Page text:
The commie who stole Christmas

Tuesday, February 8th, 2011

Don’t you love this?

I can’t wait until Cuba opens up to historical scholarship.  Do you speak Spanish?  Are you enjoying history?  Take some Latin American courses in college (UCSD & SDSU have some great people in this area) and then you can apply to go and maybe someday some archives will be open, and some people will be open, and we can start really discovering what has gone n in Cuba for the last 50 years.

For the state to declare itself “atheistic” and to remove Christmas as a government sanctioned holiday is one thing.  For the population to submit to these decrees is another.  It reminds me of the story of the Pueblo before their infamous revolt of 1680.  The one successful revolt of native Americans against the Spanish.  Prior to the revolt of course the Spanish had “outlawed” as best they could native religions and enforced Christianity on the Pueblos.  We know now though that many Pueblos continued to practice their religion underground (figuratively) or melded their own religious beliefs with those being imposed on them.

How do you think the Cubans reacted?  Did they just walk away from their Catholic beliefs or do you suppose they practiced them in secret?  What do you suppose happened to Christmas, and Easter in the day to day life and experience of Cubans?  It will be an interesting story to tell one day for sure.

Our narrative of 20th century history has now reached the temporal zenith of its scope.  Gorbachev, glasnost, perestroika, and Bill (I never met an intern I didn’t like) Clinton have now all entered into our discussion.  I may not be able to refrain myself from asking at least one question on these more modern characters and issues.  Of course we will retreat back, in the next unit, back to Vietnam and the US conflict there, and then the penultimate unit on “Communism in Crisis” and the finally, the end of the Cold War and the 90s.  That’s where we’re headed.  Hang on.  Its going to go quick.


Friday, February 4th, 2011

Like what other leader of a single party state Castro wrote a book nobody read while in jail?  Actually there are lots of interesting parallels to events today in Egypt, historic events the author points to in Nicaragua and Mexico as well as the embroiling issue concurrent with much of what you read here, in Vietnam as well as earlier in China.  Trying to articulate some of those comparisons, say in a comment here, would probably be of some value.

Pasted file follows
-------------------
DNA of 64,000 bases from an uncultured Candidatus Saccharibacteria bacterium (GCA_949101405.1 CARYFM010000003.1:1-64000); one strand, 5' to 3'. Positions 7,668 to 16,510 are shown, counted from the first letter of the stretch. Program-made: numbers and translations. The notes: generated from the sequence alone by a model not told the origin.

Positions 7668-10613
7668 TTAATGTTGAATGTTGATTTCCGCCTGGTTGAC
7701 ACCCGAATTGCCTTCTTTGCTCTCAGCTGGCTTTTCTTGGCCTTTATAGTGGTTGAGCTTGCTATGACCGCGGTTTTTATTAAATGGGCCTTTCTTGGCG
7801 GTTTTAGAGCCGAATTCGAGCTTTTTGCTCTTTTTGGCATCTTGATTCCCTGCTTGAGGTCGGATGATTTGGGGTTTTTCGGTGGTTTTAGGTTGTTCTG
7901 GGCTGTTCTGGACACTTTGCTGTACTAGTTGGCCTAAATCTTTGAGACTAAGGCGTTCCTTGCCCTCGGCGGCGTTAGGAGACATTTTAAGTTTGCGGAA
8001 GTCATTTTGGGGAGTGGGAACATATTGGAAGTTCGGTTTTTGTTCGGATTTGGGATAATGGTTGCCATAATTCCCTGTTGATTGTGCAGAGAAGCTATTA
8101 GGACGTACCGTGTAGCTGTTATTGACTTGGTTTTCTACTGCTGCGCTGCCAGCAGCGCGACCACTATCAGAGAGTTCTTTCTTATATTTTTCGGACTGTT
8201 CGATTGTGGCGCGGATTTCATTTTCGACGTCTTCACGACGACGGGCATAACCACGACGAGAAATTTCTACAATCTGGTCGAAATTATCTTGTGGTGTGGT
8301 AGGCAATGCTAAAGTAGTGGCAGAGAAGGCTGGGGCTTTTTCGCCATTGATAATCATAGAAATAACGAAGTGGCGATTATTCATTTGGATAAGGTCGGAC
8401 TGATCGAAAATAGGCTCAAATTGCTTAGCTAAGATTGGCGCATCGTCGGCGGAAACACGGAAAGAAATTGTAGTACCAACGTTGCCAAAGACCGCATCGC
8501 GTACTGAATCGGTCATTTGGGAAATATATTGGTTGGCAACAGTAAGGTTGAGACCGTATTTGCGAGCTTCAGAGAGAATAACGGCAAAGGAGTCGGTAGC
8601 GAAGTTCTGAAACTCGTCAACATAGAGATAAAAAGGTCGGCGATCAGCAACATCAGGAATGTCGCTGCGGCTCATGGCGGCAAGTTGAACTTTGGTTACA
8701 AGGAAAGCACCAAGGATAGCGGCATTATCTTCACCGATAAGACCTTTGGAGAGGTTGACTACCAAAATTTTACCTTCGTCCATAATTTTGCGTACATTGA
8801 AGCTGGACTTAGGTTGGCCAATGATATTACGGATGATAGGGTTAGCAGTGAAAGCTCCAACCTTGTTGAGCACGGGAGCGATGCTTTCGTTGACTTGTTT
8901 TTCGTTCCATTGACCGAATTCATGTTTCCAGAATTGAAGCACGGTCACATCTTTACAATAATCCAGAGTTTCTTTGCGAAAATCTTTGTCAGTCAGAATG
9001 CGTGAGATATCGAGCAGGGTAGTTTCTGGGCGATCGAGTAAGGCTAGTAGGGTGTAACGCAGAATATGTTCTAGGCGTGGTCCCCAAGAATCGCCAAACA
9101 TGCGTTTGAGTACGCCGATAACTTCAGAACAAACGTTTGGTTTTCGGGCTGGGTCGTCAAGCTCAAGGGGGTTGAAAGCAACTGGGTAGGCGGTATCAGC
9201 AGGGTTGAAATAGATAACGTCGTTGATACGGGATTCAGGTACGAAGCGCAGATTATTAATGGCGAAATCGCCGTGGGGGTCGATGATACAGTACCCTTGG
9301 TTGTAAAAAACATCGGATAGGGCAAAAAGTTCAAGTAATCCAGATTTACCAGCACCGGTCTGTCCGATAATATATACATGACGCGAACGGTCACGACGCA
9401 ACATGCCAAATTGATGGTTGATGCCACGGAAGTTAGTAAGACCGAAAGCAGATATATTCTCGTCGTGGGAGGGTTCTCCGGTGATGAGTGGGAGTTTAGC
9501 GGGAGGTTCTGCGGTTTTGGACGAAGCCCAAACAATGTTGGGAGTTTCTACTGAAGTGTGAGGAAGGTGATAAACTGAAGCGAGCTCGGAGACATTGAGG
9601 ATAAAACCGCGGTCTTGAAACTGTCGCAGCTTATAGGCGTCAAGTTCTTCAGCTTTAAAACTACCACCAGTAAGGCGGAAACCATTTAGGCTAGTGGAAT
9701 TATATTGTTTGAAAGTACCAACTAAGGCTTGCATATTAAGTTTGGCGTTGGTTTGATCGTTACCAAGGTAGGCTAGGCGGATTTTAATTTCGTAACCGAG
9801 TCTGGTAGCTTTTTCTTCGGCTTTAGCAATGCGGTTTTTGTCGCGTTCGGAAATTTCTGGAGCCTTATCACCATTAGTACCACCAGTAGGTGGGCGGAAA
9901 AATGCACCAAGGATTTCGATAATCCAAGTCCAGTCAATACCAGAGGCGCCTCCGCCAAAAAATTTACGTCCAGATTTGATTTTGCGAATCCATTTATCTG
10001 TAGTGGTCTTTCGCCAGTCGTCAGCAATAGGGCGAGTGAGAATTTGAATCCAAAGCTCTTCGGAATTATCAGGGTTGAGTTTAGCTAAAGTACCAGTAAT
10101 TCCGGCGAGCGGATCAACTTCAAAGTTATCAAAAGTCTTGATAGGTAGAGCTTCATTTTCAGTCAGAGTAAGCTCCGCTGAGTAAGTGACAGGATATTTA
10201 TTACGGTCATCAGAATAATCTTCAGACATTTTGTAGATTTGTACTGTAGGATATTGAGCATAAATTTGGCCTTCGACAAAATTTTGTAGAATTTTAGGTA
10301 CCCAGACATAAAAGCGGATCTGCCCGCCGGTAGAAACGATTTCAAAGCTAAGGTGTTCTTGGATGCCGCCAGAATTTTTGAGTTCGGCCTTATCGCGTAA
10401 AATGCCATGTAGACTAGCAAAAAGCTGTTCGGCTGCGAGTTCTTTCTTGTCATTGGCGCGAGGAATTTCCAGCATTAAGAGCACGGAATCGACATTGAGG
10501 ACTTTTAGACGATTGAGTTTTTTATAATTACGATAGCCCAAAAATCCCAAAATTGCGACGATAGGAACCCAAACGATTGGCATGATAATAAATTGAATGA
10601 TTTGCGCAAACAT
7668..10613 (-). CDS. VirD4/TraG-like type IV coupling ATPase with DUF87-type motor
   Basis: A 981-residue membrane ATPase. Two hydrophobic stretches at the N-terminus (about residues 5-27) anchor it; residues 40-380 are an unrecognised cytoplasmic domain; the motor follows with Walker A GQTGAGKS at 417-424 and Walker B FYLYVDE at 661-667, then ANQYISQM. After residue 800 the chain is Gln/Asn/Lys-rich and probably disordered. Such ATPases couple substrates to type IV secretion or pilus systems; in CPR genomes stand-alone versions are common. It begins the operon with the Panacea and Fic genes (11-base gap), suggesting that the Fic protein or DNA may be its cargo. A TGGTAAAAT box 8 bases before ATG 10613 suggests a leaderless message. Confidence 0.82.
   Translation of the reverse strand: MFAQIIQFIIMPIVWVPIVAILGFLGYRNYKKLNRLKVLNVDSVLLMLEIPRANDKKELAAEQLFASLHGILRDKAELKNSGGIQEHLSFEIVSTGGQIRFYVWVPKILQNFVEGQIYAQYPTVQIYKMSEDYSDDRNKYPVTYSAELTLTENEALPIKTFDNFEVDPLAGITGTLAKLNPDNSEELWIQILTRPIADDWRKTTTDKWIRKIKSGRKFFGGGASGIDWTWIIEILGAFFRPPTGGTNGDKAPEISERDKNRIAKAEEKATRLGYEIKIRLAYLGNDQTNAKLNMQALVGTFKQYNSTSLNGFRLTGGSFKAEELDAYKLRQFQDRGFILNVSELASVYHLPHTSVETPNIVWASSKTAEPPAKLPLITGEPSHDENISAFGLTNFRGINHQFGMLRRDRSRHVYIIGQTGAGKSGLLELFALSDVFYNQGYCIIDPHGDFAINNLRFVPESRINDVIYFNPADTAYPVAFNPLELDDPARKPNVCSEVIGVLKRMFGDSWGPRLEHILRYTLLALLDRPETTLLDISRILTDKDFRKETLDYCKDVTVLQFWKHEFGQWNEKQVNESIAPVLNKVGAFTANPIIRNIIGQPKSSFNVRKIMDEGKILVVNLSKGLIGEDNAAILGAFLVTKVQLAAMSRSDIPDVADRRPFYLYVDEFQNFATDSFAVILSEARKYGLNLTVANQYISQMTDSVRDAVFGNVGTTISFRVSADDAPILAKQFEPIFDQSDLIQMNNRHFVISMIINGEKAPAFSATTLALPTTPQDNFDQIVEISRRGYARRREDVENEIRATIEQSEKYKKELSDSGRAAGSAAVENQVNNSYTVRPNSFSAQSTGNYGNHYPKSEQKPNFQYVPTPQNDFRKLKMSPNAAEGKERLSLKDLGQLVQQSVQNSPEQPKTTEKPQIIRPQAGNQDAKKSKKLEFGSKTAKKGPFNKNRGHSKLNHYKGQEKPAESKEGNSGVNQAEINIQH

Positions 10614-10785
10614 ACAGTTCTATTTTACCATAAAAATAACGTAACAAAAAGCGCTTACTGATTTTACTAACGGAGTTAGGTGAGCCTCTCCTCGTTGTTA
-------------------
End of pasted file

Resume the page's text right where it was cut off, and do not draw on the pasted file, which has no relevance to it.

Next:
Two rather large questions that Leonard tries to address here are where Castro came from and why Castro sides with the Soviet Union.  Castro at one point claims not to be a communist.  What happened?  Why does he win the day and why does he turn to the Russians.

Looking for some extra credit?  A book came out I think just last year called, “the man who invented Fidel” about the NYTimes journalist, not unlike Edgar Snow in China (look it up) who goes in to the Sierra Maestra mountains finds Fidel (while at that point Batista is claiming he is dead) and writes rather extensively about Fidel and his revolution.  I copied a review of the book in last years blog if you go into the archives, but if you’re interested in Cuban history, get the book, read it, and do a review.  I’ll give you bucks-up extra credit.

Finally.  The million dollar question.  How does an isolated band of 18 revolutionaries, less people than will be in my classroom Monday morning, succeed in their revolution?

Kennedy and the New Frontiers

Thursday, February 3rd, 2011

Not the “New Frontier” they intended.  JFK was no dove.  He was no peacenik.  The legacy of his administration is greatly muddled in the public mind I think, by his tragic assassination.  It was JFK and “Mac” the knife, who ushered in “the greatest arms race in history according t o Ambrose.

Really?  The nuclear weapons race between the USSR and the USA?  It was the Republicans?  It wasn’t Nixon or Reagan, or affable old Ike?  Nope.  Not according to Ambrose.  The arms race, which produced the ability to destroy our world many times over, though maybe exacerbated by Nixon and Reagan, started with Kennedy.

“13 days” is a great film about the Cuban Missile Crisis that I used to show my tenth graders.  Well worth watching and good extra credit for this unit.  Get a handle on JFK and his administration’s stance vis-a-vis Cuba and you’re in the hunt for a solid quiz score.